Nicotine Addiction: Learning, Neural &Genetic Process

Project: Research project

Project Details

Description

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DESCRIPTION (provided by applicant): In 1988, the US Surgeon General concluded that tobacco products are addictive and nicotine is the main pharmacological agent in tobacco responsible for tobacco's addictive nature. Despite over whelming evidence of the adverse health effects of smoking, it is estimated that 68.8 million Americans use tobacco products and 400,000 tobacco-related deaths occur in the United States each year. However, it is not completely understood why nicotine is addictive. One reason for this incomplete understanding of nicotine addiction may be that addiction is a complex disorder with many factors contributing to the disease. Possible factors that may contribute to nicotine addiction include genetics and learning. Many studies suggest that nicotine enhances learning. Specifically, the limbic area of the brain is involved in both learning and addiction and thus nicotine effects on this area may mediate cognitive influences on addiction. It is the hypothesis of this proposal that nicotine alters the function of the hippocampus during learning, producing a learned state that is different from learning in the absence of the drug, and that this learning may involve different patterns of cell signaling and gene activation than those activated during comparable learning without drug. The ability of nicotine to enhance learning processes may facilitate addiction by contributing to drug-context associations that could precipitate craving and relapse. In support of this, nicotine has been shown to enhance a long-lasting form of contextual fear conditioning, a type of classical conditioning that involves the hippocampus. Long-term memory storage is known to involve alteration in gene expression, and the proteins encoded by these induced genes, such as MAP kinases, result in long-lasting changes in neuronal function. Nicotine can also alter activation of MAP kinases. Proposed experiment will identify the nicotinic acetylcholinergic receptor subtypes, identify the neural site of action, and identify MAP kinases involved in the long-lasting enhancement of contextual fear conditioning by nicotine. Investigating the effects of nicotine on learning from the level of receptor activation to changes in cell signaling will enhance understanding of addiction and aid in development of treatments for nicotine addiction [unreadable]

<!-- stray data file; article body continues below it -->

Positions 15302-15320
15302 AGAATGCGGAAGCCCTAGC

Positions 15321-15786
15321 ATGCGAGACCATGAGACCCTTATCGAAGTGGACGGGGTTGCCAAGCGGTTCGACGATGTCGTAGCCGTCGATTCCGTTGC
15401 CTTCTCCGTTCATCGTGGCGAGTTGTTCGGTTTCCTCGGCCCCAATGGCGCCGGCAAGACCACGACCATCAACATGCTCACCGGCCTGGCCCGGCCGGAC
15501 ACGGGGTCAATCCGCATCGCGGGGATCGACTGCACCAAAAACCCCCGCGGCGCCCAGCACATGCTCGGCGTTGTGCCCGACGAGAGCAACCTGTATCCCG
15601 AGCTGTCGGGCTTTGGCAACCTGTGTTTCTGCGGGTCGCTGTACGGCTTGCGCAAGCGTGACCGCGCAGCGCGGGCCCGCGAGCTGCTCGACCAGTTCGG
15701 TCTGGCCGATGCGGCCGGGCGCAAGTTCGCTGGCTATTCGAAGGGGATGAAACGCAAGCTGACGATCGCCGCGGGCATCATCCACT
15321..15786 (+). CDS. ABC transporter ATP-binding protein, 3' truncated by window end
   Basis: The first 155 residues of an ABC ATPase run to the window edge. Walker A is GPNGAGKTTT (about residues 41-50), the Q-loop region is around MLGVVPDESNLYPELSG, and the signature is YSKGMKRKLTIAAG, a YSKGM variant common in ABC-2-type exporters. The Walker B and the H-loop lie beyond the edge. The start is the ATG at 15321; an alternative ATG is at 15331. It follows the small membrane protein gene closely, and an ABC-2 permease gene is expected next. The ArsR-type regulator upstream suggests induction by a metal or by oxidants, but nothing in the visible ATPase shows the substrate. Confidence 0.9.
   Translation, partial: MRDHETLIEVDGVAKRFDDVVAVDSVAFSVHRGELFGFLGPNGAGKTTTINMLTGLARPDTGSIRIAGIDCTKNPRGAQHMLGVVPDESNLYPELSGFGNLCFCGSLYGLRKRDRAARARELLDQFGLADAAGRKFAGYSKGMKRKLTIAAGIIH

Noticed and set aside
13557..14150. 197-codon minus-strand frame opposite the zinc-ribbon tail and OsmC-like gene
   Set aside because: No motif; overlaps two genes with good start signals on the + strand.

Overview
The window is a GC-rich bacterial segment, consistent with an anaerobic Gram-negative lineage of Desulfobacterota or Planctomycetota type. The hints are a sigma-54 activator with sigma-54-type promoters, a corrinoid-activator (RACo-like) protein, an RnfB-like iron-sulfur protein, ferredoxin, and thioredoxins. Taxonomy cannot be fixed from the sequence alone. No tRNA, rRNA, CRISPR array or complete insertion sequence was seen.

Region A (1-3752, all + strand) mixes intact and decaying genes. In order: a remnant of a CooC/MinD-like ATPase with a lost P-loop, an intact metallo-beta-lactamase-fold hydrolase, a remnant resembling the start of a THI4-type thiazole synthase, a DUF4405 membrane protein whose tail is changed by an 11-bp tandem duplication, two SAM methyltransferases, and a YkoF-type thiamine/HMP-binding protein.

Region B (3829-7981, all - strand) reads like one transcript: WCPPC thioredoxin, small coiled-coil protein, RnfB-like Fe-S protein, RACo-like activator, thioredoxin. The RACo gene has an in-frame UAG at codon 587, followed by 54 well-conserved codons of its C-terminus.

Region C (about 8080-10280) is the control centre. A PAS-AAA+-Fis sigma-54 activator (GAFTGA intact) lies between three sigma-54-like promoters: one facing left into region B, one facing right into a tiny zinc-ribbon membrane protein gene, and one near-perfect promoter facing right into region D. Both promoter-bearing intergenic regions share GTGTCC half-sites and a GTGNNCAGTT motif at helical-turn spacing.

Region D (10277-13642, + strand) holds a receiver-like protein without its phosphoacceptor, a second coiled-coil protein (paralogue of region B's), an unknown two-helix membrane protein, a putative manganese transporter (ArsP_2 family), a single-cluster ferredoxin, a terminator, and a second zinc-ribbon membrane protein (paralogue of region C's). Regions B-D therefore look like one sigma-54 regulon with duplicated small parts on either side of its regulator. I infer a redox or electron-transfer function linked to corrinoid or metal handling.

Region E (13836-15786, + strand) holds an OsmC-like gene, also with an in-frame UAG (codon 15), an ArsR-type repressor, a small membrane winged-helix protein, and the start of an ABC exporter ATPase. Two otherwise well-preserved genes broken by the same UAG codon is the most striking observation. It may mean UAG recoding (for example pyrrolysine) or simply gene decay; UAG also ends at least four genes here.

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StatusFinished
Effective start/end date7/1/056/30/06

Funding

  • National Institute on Drug Abuse: $280,141.00

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